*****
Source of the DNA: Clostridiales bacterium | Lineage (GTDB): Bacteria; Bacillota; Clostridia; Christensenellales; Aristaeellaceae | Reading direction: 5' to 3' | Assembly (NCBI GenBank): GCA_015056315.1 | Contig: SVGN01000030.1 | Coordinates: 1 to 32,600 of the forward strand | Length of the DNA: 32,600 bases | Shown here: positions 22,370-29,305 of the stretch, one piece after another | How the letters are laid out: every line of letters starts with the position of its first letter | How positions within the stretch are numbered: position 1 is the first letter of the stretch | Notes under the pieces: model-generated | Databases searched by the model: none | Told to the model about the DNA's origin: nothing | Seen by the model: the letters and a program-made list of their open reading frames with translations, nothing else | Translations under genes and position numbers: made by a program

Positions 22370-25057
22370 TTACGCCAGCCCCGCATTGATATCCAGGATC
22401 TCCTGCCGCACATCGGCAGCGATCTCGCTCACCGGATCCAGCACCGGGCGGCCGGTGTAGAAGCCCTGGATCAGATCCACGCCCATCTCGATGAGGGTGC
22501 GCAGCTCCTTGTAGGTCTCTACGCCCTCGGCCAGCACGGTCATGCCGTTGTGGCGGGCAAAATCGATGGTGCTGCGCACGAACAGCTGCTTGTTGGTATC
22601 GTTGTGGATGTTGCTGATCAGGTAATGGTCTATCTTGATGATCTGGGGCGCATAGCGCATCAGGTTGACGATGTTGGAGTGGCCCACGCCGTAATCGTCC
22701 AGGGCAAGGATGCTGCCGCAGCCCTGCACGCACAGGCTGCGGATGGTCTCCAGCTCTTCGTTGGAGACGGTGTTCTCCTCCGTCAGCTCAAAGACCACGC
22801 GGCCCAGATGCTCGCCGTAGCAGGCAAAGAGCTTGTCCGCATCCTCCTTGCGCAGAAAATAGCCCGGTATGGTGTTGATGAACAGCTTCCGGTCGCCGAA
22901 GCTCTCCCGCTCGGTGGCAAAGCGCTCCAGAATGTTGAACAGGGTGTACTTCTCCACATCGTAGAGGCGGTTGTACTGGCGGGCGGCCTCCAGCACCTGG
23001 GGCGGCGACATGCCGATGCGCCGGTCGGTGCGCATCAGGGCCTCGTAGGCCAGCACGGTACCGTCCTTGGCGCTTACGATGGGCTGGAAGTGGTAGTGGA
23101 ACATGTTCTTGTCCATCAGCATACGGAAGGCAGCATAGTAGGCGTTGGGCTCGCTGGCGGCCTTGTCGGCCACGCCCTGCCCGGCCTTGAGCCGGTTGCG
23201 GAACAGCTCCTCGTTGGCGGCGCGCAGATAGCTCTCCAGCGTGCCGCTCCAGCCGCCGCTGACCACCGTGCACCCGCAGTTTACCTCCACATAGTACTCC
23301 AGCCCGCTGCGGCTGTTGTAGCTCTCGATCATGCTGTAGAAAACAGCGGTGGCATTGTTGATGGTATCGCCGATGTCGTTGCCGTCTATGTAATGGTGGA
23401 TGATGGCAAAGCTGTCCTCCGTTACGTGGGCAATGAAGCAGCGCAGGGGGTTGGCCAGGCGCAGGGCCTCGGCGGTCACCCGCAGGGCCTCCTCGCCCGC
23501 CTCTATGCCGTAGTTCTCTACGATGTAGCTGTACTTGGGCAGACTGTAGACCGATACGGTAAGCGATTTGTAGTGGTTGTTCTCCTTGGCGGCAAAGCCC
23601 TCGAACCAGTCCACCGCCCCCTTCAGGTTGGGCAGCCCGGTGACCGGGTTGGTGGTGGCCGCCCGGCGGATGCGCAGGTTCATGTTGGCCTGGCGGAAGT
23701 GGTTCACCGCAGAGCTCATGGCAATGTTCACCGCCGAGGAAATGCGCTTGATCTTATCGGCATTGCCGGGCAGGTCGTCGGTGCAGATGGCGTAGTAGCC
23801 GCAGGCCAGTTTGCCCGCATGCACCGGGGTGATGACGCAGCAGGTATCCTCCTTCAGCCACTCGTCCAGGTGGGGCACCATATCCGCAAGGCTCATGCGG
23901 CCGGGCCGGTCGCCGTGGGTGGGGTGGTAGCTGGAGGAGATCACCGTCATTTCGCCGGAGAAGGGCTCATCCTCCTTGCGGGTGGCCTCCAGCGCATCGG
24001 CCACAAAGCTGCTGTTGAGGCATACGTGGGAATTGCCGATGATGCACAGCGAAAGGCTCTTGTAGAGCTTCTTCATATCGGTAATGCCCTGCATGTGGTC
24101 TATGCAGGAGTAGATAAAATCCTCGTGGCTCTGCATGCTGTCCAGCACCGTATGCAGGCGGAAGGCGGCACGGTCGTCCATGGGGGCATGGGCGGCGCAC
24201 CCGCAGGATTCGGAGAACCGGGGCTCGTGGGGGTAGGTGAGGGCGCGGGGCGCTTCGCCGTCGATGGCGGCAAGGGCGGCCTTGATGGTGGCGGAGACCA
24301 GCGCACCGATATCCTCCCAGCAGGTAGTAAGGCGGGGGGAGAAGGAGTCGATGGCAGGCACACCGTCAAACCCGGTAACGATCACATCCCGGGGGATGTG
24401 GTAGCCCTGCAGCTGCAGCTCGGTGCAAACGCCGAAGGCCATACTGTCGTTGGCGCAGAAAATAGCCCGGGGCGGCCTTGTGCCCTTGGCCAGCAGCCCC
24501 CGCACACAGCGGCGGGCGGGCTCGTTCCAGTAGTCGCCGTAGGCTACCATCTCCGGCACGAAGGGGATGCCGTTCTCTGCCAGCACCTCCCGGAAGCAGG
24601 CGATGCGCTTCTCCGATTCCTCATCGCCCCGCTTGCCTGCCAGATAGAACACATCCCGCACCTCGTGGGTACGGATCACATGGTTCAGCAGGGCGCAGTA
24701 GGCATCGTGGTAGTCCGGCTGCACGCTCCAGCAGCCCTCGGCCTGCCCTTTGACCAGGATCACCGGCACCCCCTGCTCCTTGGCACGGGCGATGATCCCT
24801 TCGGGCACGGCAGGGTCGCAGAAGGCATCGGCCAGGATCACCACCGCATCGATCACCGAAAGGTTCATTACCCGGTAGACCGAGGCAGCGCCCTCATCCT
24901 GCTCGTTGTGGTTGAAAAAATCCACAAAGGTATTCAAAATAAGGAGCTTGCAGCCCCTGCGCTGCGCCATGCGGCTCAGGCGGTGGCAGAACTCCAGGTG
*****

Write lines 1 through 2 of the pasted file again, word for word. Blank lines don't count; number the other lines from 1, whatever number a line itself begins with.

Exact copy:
Source of the DNA: Clostridiales bacterium | Lineage (GTDB): Bacteria; Bacillota; Clostridia; Christensenellales; Aristaeellaceae | Reading direction: 5' to 3' | Assembly (NCBI GenBank): GCA_015056315.1 | Contig: SVGN01000030.1 | Coordinates: 1 to 32,600 of the forward strand | Length of the DNA: 32,600 bases | Shown here: positions 22,370-29,305 of the stretch, one piece after another | How the letters are laid out: every line of letters starts with the position of its first letter | How positions within the stretch are numbered: position 1 is the first letter of the stretch | Notes under the pieces: model-generated | Databases searched by the model: none | Told to the model about the DNA's origin: nothing | Seen by the model: the letters and a program-made list of their open reading frames with translations, nothing else | Translations under genes and position numbers: made by a program

Positions 22370-25057